The unusual topic of conversation seems to follow me. At business meetings, dinner parties, and coffee dates, people keep talking to me about their childhood abuse. It makes sense: my story of abuse motivates my work, and I don't stop talking about my mission to end violence in every home (TEDTalk). Because I share my vulnerable story, people open up to me; some tell of severe cases, others of the occasional slap or scream. It must be human nature to diffuse pain and suffering because most say that they deserved the abuse.
Let me tell you this... I did not deserve it.
I did not deserve to be beaten because the baby pooped in his diaper and smeared it on the wall. The baby was one year old and I was five. I was told to watch the baby, and I was watching the baby. Regardless, I did not deserve to be hit. Nothing a child does merits physical pain and emotional suffering - even if it's to "teach a lesson."
This is but one incident of parental anger and rage that was not right. My life of violence was a big deal to me as a child, but it became even bigger when it reared its ugly head after I became a mother. In my TEDxTalk , I describe how I had to fight the beast inside me for the sake of my own innocent child. I believed, and still do, that "if we do not claim our abuse, we will repeat it." It was a big deal to my son that I never beat him. It was a big deal to me that I saved a new generation from violence.
We all have a Moral Imperative to end violence in the world, the majority of which is done towards women and children. November 25 is the International Day for the Elimination of Violence against Women and we must all use our voices to make the issue of Gender-Based Violence a big deal. I will be using my voice in my home country, Trinidad, during the 16 days of Gender Activism Against Gender-Based Violence, to ensure that the issue of violence is not ignored as part of my work with Maverick Collective and Population Services International (PSI). I am Trinidadian and am proud to be. I am, however, not proud that violence is so pervasive and normalized. Many Trinidadians are of the opinion that violence is needed to "discipline." This is not so.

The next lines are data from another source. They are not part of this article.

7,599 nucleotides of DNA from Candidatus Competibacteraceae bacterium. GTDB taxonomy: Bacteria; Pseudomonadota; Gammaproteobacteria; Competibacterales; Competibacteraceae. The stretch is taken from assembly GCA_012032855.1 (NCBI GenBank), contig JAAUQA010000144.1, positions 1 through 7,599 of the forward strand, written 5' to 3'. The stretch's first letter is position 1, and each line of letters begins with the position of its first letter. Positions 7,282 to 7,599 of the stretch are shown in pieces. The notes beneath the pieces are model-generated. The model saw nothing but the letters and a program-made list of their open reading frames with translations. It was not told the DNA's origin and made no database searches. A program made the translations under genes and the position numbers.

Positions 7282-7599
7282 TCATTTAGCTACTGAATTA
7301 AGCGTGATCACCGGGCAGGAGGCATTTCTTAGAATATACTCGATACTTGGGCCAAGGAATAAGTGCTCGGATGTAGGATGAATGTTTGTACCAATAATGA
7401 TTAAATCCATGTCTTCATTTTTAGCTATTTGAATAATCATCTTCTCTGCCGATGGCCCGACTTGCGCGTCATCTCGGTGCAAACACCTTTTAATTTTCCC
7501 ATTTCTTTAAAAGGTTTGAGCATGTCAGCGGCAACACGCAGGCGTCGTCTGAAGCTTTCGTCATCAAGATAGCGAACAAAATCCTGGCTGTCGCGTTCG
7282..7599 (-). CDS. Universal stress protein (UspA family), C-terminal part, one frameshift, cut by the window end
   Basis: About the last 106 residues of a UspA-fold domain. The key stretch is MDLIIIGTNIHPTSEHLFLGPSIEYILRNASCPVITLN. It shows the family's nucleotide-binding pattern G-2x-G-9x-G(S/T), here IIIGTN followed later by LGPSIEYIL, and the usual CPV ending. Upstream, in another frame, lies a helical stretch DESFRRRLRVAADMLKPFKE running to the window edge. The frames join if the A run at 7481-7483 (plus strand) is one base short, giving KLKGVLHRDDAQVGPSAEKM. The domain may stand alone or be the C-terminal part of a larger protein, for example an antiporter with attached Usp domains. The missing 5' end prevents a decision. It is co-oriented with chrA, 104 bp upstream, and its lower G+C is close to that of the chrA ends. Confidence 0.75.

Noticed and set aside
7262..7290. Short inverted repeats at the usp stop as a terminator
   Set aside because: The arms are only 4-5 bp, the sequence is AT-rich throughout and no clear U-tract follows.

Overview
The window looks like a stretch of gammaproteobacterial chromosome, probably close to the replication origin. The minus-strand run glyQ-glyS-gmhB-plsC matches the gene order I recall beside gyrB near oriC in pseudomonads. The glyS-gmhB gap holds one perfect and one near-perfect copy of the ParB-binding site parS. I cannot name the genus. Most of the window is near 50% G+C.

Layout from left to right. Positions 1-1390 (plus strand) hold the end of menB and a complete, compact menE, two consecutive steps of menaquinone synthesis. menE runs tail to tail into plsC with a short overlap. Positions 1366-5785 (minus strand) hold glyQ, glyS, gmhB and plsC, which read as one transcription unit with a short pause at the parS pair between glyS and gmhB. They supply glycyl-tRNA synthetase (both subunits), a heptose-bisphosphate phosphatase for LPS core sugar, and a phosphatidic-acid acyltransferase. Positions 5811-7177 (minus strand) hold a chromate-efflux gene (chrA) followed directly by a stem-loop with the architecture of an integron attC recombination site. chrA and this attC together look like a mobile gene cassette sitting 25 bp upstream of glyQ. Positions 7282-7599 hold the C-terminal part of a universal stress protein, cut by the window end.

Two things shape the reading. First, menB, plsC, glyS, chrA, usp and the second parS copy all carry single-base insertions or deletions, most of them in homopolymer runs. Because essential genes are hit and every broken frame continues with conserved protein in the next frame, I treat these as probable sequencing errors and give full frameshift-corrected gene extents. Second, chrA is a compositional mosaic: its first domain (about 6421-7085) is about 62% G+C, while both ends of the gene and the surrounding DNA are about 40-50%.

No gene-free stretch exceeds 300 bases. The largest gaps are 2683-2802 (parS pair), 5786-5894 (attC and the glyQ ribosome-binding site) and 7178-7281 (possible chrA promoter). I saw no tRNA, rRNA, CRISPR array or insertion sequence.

There is much research that shows children who receive violence suffer not only in the present moment but also long into the future. According to the Centers of Disease Control, abused children are plagued with a long list of repercussions from depression and suicides, to inability to maintain healthy intimate relationships, to becoming abusers themselves. So if childhood abuse is so common in Trinidad, no wonder 1 in 3 Trinidadians have experienced physical violence from their most recent intimate partner, according to a PSI-Caribbean study.
Reports of crimes related to sexual assault and domestic violence increased by nearly 50% between 2013 and 2014 according to the UN in the Universal Periodic Review of Trinidad and Tobago. But it doesn't have to be this way. Abuse doesn't have to keep happening to children. Relationships don't have to be plagued with violence. It starts with you. Determine your Adverse Childhood Experiences Score to understand how your childhood may have affected your physical and emotional growth. If violence happened to you, it is a big deal. But you also have the power to end it, in your own home, starting today.
Let's #orangetheworld together, because TOGETHER WE ARE MIGHTY!
Indrani is a member of Maverick Collective, an initiative of Population Services International, a global health non-profit with operations in 65 countries and 9000 staff. Maverick Collective members partner on PSI programs to tackle critical challenges faced by women and girls through innovative projects to develop game-changing interventions, that government and businesses cannot advance on their own. Members are working shoulder to shoulder with a global community providing proof for solutions that radically impact the lives of girls and women in the most underserved parts of the world.
Find out more at: www.maverickcollective.org and www.psi.org.